It is rumored that Ian is the grandson of the Duke of Stanhope. The moment Lucinda sees him, she recognizes the family resemblance and decides that this is the man Elizabeth should marry. Lucinda begins to scheme to leave Elizabeth and Ian alone together so they can rekindle their romance. While sexual tension builds between Ian and Elizabeth, multiple misunderstandings stand between their ability to admit their true feelings for one another. However, when Elizabeth is called home to marry Belhaven, Lucinda makes sure that Ian learns the truth about Elizabeth. When Ian learns of Elizabeth's ruined reputation and her poverty, he decides he must marry her. In order to do this, Ian is forced to forgive his grandfather for disowning his father for marrying below himself and accepting the title of Marques of Kensington.

With his new title and his grandfather at his side, Ian is able to salvage Elizabeth's reputation. Ian arranges a marriage contract with Elizabeth's uncle and becomes betrothed to her. Elizabeth and Ian work out a contract of their own in which Ian agrees to allow Elizabeth to care for her family home, Havenhurst, any way she should see fit. After their wedding, Elizabeth and Ian settle into blissful marriage. One afternoon while Elizabeth is at Havenhurst, her brother shows up. Robert convinces Elizabeth that Ian had several men force Robert aboard one of Ian's ships and then arranged for him to work in a mine. During his time in the mine, Robert was savagely beaten and he has scars to prove it. Elizabeth sees these scars and agrees to run away with Robert.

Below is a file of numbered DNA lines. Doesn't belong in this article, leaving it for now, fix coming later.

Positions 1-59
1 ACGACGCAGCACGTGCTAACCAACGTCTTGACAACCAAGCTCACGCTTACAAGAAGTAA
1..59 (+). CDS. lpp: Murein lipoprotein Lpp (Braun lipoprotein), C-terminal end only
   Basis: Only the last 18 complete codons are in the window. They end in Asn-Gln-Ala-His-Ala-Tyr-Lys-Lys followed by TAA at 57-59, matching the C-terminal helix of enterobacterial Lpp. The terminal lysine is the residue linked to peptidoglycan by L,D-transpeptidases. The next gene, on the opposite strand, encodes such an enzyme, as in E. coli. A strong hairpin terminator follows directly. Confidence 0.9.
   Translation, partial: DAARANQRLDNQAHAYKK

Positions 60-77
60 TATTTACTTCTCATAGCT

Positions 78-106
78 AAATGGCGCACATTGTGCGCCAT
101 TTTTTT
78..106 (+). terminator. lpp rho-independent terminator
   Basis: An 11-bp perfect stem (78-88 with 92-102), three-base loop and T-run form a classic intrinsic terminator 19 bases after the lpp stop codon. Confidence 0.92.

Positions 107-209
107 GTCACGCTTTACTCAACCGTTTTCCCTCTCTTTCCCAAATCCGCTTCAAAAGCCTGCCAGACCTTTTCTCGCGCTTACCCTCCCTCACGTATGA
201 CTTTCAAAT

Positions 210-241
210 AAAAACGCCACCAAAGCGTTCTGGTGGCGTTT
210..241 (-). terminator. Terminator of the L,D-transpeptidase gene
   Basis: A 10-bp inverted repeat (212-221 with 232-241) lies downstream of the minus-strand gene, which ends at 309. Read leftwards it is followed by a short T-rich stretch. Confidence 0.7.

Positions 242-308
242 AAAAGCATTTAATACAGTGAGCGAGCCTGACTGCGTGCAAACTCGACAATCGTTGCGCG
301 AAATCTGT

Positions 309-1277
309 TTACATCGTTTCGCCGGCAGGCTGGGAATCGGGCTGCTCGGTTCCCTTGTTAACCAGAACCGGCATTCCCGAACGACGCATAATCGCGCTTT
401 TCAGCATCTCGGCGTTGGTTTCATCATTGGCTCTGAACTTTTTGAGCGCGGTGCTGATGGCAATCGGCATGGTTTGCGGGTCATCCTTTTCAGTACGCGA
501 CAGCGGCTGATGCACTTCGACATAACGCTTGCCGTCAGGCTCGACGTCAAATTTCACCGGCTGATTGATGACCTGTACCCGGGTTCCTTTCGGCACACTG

Elizabeth pawns the jewels that Ian has bought for her in order to use the money to pay for she and Robert to take a ship to the colonies in America. While waiting for a ship, Elizabeth sees a newspaper and learns that Ian is on trial for her murder and the murder of her brother, Robert. Elizabeth confronts Robert and learns that Ian put Robert on the ship because Robert tried to kill him on numerous occasions. The beating was the result of Robert's own dishonesty and had nothing to do with Ian. Elizabeth gives Robert the money to begin a new life and then rushes back to London to save Ian. Elizabeth gives testimony making it appear as though she is a simple wife who ran off on a whim. Ian is acquitted; however, Ian is so hurt by Elizabeth's betrayal that he refuses to take her back. Ian files for divorce.

Elizabeth refuses to allow Ian to divorce her. Elizabeth waits months for Ian to change his mind, but when she learns that a lawyer is trying to serve divorce papers on her, she decides to leave town. Elizabeth goes to Scotland to wait for Ian to remember his love for her. Eventually Ian comes around and forgives Elizabeth. Ian and Elizabeth go on to have two children and a happy marriage.

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This section contains 1,011 words